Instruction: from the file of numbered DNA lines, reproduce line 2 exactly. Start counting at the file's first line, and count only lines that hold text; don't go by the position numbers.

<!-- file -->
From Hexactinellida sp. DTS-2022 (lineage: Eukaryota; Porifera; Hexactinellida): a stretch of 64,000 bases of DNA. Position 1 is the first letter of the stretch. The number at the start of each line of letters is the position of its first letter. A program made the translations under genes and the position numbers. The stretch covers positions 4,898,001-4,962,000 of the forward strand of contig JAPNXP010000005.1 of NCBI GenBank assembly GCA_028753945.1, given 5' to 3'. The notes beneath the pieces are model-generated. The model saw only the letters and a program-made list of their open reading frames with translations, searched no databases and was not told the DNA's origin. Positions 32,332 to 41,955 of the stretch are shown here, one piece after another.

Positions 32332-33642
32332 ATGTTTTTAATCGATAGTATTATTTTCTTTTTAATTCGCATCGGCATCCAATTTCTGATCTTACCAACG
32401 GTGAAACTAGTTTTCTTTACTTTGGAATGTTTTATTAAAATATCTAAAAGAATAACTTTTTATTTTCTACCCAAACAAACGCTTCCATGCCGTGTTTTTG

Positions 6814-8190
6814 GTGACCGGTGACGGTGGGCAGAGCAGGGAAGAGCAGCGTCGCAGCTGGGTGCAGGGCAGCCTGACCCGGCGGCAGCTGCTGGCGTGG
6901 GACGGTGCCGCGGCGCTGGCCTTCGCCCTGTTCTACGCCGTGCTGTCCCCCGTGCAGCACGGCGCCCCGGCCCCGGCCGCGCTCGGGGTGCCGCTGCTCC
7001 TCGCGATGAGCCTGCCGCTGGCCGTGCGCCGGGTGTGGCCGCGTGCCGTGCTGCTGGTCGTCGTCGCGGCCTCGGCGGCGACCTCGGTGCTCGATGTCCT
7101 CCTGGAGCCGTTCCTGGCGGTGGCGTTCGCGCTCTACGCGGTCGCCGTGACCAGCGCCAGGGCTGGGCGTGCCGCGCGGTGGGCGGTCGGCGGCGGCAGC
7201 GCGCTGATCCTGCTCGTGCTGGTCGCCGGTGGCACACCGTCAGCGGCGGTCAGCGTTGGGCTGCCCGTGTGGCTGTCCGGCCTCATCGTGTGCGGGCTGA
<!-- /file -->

Positions 32332-33642